DePaul students criticize reportedly racist culture within College of Communication, university

August 5, 2020

When Dr. Lisa Calvente sent a mass email to students informing them she’d be leaving DePaul after being denied tenure from the College of Communication — which she claimed was on the basis of discrimination, racism and sexism — social media erupted with conversations surrounding the university’s attitudes towards students and faculty of color. 

Just days after the troubling announcement, students and alumni formed a Coalition for Racial Justice to help Calvente achieve tenure and change the culture towards students and faculty of color within the university.

But some DePaul students say this isn’t a standalone problem.

Junior Surdeep Singh Chauhan said students of color within the College of Communication are often used as “marketing tools.” 

“But our actual lived experience in the college is completely opposite of that,” Chauhan said. “A lot of the issues that Black and Brown students, a lot of the specific issues that are specific to Black and Brown students, are often not addressed or not heard.”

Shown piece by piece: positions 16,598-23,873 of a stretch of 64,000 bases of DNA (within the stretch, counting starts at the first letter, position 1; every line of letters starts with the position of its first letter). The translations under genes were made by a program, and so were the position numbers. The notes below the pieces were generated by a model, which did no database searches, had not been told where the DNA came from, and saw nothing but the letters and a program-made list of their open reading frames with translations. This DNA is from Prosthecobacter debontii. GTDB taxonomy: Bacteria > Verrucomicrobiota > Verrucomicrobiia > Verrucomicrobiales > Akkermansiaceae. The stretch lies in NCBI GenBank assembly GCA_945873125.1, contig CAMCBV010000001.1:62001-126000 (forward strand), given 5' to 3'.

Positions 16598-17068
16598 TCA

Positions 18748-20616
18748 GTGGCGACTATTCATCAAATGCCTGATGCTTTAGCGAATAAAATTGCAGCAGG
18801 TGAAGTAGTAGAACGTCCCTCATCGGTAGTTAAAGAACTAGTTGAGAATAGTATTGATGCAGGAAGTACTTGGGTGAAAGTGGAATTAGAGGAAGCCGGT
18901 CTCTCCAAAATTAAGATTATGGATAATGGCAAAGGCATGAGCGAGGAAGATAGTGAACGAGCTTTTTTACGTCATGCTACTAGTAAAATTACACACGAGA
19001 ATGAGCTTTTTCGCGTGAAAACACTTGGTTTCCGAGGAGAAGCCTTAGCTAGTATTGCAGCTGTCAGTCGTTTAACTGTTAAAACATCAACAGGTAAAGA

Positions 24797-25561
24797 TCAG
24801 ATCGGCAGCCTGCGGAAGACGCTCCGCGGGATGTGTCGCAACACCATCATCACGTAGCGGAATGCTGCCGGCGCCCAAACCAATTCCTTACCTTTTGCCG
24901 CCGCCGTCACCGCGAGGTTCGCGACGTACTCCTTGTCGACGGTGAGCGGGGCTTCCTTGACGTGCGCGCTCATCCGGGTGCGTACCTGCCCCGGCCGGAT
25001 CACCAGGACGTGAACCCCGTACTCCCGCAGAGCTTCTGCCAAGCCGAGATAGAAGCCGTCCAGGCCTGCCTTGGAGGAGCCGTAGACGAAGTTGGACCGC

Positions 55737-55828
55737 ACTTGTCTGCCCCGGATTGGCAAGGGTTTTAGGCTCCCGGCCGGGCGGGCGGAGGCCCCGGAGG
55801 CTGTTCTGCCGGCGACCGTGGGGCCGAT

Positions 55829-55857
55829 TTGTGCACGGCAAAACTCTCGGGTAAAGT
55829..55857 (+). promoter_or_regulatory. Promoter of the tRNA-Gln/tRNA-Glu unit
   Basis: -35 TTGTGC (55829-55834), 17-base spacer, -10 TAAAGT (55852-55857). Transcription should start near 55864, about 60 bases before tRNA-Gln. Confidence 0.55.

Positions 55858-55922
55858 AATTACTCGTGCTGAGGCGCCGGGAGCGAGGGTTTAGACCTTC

Alexandra Murphy,  acting dean of the College of Communication, said in an emailed statement that she is “committed to listening and responding to concerns raised by students.”

“I care deeply that the college provides an inclusive and welcoming space for students to learn,” Murphy said. “I had not been made aware of students of color reporting that they felt tokenized or less valued. This is something we will absolutely want to learn more about and address.”

Abigail Escatel, a member of the coalition formed after Calvente’s tenure dismissal, was a graduate student in the College of Communication’s multicultural communication track before graduating in 2017.